Skip to content

The overriding objective is that unlike the EU, the Chinese will not harm their self-interest by signing on to something that will clearly damage their economy

The lead Chinese negotiator at the 17th UN COP (United Nations Conference of Partygoers) being celebrated in Durban is a man named Xie Zhenhua. He is the Vice Chairman of the Chinese National Development and Reform Commission (NDRC).

Mr. Xie has come to Durban in part to lay out the conditions that would have to be met before China would sign on to any new “Son of Kyoto” treaty. Fortunately for the world, their conditions are stringent.

Here’s the list of the Chinese conditions, as laid out over at PhysOrg:

One is that the European Union and “other countries” sign on to a new round of enforceable pledges under Kyoto.

Europe has signalled its willingness to extend its commitments by five, perhaps eight years, but the chances that it would do so under the treaty’s laborious ratification process seem remote.

So-called “fast start” climate financing for poorer countries of $30 billion for the period of 2010 to 2012 must also be delivered, Xie said.

Likewise a Green Climate Fund that would ramp up to $100 billion per year by 2020.

A raft of nut-and-bolts agreements outlined at the 2009 Copenhagen summit and married into the UN process at last year’s high-level climate gathering in Cancun, Mexico must also move forward.

These include initiatives for technology transfer, adaptation — helping vulnerable nations cope with impacts — and new rules for verifying that carbon-cutting promises are kept.

Finally, China insists that a review of climate science begin as planned in 2013, and that established principles in which historical responsibility for creating the problem of climate change, and the respective capacity of countries to fight it, are respected.

There are three ways to look at the Chinese proposals. Either they are a serious first step in negotiations, or they are deal breakers that the Chinese hope will be met, or they are deal breakers that the Chinese hope will not be met. I say choice (c), “deal breakers they hope will not be met”.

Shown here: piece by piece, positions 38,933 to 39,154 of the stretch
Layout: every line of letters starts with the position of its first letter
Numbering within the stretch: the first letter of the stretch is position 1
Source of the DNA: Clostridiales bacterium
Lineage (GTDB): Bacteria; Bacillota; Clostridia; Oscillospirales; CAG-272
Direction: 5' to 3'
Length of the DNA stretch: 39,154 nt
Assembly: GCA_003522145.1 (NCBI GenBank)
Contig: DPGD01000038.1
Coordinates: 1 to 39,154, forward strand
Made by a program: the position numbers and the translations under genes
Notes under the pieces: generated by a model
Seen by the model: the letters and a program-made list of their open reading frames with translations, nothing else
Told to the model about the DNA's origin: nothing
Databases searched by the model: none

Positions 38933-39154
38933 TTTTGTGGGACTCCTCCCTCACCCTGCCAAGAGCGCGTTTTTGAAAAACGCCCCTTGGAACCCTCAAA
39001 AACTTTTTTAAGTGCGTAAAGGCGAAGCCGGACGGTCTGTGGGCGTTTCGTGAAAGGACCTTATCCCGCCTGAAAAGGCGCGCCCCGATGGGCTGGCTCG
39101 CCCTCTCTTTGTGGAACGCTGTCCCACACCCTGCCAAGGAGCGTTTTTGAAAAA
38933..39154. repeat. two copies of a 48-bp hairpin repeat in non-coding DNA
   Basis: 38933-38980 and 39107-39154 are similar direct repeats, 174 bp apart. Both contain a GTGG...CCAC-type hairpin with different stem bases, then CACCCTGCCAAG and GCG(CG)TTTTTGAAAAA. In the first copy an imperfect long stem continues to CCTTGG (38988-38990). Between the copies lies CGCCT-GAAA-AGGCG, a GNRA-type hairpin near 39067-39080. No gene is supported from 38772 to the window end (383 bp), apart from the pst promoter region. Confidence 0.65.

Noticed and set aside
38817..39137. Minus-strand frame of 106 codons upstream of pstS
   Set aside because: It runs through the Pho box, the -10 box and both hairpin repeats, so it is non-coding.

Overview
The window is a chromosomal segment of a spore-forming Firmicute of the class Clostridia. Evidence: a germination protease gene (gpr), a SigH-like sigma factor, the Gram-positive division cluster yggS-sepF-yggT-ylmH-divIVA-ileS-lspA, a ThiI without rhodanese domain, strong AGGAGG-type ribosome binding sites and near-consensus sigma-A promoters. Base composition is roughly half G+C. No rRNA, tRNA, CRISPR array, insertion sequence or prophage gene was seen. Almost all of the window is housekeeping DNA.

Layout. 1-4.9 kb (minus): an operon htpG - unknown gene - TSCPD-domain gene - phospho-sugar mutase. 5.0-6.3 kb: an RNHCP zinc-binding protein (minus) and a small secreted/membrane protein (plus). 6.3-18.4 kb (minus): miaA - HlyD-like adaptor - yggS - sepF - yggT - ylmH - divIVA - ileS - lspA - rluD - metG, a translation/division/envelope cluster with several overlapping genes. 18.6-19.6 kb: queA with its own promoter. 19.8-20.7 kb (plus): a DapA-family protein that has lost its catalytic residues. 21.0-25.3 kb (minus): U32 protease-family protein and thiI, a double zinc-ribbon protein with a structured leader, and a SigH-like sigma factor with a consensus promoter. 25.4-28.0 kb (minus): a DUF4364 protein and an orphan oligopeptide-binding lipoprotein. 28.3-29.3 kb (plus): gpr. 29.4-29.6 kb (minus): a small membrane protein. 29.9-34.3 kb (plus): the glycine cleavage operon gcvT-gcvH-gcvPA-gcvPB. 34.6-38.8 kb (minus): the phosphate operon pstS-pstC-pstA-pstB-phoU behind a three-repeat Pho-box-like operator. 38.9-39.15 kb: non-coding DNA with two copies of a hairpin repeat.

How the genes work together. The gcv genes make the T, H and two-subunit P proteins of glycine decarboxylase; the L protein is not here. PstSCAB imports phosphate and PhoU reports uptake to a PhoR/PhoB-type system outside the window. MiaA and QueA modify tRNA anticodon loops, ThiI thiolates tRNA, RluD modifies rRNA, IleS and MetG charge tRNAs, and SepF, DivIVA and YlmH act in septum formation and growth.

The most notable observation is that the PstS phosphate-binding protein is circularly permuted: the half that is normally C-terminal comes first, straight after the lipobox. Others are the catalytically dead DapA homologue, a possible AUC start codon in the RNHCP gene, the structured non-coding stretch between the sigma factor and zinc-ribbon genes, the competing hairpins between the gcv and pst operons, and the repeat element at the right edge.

First, they definitely are not described by the Chinese themselves as being a negotiating posture. They were described in the article as “five conditions for China taking on pledges under a new accord that would go into effect after 2020″. So they are not negotiating positions. They are deal breakers.

But are they deal breakers designed to get China the best deal, or to keep them out of a deal? I say the latter for several reasons. The overriding reason is that unlike the EU, the Chinese will not harm their self-interest by signing on to something that will clearly damage their economy … and any “Son of Kyoto” agreement would definitely harm their economy. But that’s not the only reason, there are other indications that are signaled in the conditions.

First, the Chinese won’t sign on unless everyone signs on. The odds of the US signing are not great at the best of times. And at this particular time in the century, the odds of the US signing on to Son of Kyoto, while still non-zero, are approaching zero faster than Zeno’s paradox …

Second, there is little chance that the worlds’ industrialized countries will agree to pony up a hundred billion a year and hand it to poor countries. Most countries are having a hard time staying afloat right now. In addition the EU is not all that thrilled about the plan. The last bunch of money that the EU handed over to the poor countries under the CDM (Clean Development Mechanism) was mostly lost in a cesspool of graft and corruption.

Third, the “review of climate science” that uses “established principles” to affix the historical blame for climate change and the “capacity of countries to fight it” is a non-starter at any time. That sounds like the IPCC as envisioned and run by Chairman Mao, which would be a truly terrifying thought for most countries, particularly the US.

So my conclusion is that some of these five conditions are picked specifically because they are deal breakers.

It’s actually not a bad negotiating ploy, though. This way, when one of their claims is turned down, the Chinese can cut right to the chase and say “Sorry, we can’t agree to Son of Kyoto because our conditions are not met, the US refuses to agree to them … but let’s try to achieve at least some of our noble goals. To show you really care about the climate, how about you guys just sign up for the part where you give us poor countries a hundred billion dollars per year, and we can all go home having achieved something noble and long-lasting at Durban?”

That’s my prediction. Wait and see … it wouldn’t surprise me if in all of this, the Chinese are still able to come up with some way to make money out of the overweening guilt of the Greens …